Deaerating steam systems efficiently

Elimination of non-condensable gases is ideally achieved by a combination of chemical and mechanical means. The Lalonde Systhermique team uses a four-step deaeration strategy:

Return as much condensate as possible

Since condensate is hot and already deaerated and chemically treated, returning more of it to the boiler will have a significant impact on costs. As more condensate is returned, less feedwater treatment is required and, more importantly, less fuel is required to power the boiler. In a Lalonde Systhermique Steam-Condensate Closed System (SCCS®), all the condensate is returned to the deaerator/boiler. On top of significant fuel savings, this means much lower water treatment costs.

Replace boiler feed tanks vented to the atmosphere by pressurized deaerators

Water exposed to air becomes saturated with oxygen, and the concentration varies with temperature: the higher the temperature, the lower the oxygen content. In conventional steam systems, the first step in deaeration often consists in heating the water in a boiler feed tank to drive off the oxygen. Typically the feed tank is operated at 85°C to 90°C and is vented to the atmosphere. This practice does not deaerate optimally and it generates energy losses since part of the steam used to heat the water escapes through the vent.

As much as possible, it is preferable to replace the feed tank with a pressurized deaerator in order to achieve a more complete deaeration and better energy efficiency.

Pressurized deaerator

Figure 1. Configuration of a pressurized deaerator.

If a liquid is at its saturation temperature, the solubility of a gas in it is zero, but the liquid must be strongly agitated or boiled to ensure it is completely deaerated. This is achieved in the head section of a deaerator by breaking the water into as many small drops as possible, and surrounding these drops with an atmosphere of steam. This generates a high surface area to mass ratio and allows rapid heat transfer from the steam to the water, which quickly attains steam saturation temperature. The dissolved gases are released and then carried with the excess steam to be vented (the addition of a Lalonde Systhermique thermo-eliminator allows the air to be vented while preventing the steam from escaping). The deaerated water falls to the storage section of the deaerator. A layer of steam is maintained above the water to ensure that air is not re-absorbed.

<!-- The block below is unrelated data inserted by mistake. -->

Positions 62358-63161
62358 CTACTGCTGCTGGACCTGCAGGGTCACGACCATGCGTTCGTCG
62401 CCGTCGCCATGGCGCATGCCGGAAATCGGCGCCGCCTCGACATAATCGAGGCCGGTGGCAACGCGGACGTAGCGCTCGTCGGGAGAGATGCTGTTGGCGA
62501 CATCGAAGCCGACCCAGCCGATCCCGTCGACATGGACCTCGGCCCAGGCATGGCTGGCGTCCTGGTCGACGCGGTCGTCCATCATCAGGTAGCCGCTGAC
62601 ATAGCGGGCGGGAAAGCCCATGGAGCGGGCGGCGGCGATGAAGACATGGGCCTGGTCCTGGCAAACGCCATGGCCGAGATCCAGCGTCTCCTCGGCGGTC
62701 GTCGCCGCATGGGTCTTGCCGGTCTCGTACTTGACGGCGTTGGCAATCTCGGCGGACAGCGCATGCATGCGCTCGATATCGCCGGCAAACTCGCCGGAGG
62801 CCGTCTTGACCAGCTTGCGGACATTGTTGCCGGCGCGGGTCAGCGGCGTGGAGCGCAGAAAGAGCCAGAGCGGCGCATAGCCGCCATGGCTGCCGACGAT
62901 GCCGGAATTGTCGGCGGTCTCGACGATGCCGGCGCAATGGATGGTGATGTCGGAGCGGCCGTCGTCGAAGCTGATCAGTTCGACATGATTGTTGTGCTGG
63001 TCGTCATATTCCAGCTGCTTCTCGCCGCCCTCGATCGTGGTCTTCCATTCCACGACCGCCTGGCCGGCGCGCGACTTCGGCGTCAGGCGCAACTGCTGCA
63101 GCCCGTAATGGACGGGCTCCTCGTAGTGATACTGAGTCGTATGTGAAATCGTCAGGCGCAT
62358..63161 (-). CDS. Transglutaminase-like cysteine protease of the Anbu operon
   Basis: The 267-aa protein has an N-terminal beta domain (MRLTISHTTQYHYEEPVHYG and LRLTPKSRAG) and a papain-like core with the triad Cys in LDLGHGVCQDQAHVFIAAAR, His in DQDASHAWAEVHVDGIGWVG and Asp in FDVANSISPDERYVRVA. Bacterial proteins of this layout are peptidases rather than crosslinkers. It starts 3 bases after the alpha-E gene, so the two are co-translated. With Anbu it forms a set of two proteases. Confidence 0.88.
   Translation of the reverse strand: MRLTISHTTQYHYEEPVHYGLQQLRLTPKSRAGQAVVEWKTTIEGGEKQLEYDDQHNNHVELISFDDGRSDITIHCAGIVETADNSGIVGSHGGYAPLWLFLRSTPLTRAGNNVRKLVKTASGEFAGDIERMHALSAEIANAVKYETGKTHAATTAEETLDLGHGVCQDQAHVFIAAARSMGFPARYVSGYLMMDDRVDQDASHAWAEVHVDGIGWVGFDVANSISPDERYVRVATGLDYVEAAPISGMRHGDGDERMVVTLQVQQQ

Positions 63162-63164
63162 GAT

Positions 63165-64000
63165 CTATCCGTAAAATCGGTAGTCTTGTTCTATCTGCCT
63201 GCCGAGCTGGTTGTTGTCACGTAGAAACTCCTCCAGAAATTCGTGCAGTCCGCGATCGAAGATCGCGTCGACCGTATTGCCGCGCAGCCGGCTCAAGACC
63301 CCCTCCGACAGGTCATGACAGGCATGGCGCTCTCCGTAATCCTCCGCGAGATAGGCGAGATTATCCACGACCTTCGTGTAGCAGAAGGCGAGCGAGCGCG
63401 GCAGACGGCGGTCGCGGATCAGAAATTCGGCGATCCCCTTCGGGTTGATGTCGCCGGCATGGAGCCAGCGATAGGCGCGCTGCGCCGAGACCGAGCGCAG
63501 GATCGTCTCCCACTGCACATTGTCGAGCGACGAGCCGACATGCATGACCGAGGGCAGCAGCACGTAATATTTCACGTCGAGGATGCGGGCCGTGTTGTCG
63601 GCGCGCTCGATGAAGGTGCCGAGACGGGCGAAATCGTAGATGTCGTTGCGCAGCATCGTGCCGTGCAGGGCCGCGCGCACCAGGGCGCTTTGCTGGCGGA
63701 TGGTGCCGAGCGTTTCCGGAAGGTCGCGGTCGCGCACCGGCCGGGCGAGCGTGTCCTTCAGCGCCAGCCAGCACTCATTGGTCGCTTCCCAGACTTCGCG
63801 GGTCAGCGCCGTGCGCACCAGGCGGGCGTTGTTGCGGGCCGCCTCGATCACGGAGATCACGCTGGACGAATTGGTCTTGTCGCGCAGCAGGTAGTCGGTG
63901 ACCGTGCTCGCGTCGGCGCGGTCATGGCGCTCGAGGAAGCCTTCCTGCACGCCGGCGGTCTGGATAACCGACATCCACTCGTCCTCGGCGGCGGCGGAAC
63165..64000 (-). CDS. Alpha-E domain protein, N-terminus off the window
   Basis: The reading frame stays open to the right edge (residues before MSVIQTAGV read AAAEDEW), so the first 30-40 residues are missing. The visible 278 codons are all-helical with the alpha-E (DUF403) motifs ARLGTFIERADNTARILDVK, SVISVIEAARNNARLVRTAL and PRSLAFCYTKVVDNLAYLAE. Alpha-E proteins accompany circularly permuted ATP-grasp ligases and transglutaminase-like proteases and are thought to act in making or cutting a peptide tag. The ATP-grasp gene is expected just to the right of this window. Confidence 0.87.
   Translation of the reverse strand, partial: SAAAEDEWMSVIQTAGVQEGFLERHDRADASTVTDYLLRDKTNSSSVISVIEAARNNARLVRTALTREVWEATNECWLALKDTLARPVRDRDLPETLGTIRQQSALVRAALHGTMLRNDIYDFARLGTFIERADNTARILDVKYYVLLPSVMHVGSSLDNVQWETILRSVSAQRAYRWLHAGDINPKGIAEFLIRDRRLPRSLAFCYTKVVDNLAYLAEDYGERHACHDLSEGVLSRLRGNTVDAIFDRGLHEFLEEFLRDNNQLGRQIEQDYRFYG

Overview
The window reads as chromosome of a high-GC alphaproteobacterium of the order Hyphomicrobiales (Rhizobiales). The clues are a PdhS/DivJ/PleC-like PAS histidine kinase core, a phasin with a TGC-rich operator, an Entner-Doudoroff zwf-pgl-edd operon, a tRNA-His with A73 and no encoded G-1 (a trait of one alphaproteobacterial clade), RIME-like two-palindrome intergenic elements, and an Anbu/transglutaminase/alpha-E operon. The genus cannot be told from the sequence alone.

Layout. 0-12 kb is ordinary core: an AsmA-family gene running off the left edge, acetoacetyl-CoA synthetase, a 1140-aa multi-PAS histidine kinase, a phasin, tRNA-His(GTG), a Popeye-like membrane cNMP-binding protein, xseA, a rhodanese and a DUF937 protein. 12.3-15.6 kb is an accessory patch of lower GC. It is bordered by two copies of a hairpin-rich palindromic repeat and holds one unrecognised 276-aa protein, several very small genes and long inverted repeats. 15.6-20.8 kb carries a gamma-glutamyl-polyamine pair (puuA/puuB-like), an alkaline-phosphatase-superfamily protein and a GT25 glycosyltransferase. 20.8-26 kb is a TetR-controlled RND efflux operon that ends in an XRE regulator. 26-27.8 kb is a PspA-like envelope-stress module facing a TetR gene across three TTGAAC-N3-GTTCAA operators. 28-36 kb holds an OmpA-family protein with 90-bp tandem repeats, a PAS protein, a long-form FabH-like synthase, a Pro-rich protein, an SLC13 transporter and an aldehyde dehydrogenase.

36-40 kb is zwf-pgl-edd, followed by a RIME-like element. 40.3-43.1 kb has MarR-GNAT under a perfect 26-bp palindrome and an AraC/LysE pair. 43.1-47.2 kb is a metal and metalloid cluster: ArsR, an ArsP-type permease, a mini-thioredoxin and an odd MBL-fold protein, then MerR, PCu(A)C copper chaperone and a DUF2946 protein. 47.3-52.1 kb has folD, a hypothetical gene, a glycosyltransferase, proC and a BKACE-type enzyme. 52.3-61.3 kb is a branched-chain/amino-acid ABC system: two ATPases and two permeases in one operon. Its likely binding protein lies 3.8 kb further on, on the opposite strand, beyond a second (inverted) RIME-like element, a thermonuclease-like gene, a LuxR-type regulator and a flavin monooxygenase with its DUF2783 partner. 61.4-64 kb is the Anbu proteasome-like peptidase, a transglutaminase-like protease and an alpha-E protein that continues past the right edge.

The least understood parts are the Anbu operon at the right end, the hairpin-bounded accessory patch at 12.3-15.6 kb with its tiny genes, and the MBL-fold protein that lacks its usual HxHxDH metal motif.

Use chemical water treatment

In most plants, existing chemical treatments are appropriate. Historically, it’s at the mechanical level that conventional technical solutions aren’t optimal. There’s only so much that can be accomplished through chemical water-treatment alone.

Mechanical elimination of oxygen and carbon dioxide drastically reduces consumption of costly corrosion-control chemicals. In many of our projects, this decrease exceeds 50%.

It should be also noted that in many plants, water-treatment stations operate at full capacity, which emphasizes the importance of eliminating non-condensable gases mechanically as much as possible.

Use mechanical vents throughout the steam system

The use of a pressurized deaerator and chemical water treatment is not sufficient to completely deaerate a steam system. Unavoidably, some non-condensable gases will accumulate in heat exchangers if nothing is done about it. Removing non-condensable gases from heat exchangers improves heat transfer and helps provide a more uniform product temperature.

The Lalonde Systhermique thermo-eliminator can be installed on every strategic point of a steam system: on the deaerator, on piping and on any type of heat exchanger. The correct positioning of thermo-eliminators depends on a variety of factors and requires a good understanding of air movement and behavior in steam systems: the Lalonde Systhermique team has developped a solid experience over time, which allows us to insure an efficient use of thermo-eliminators.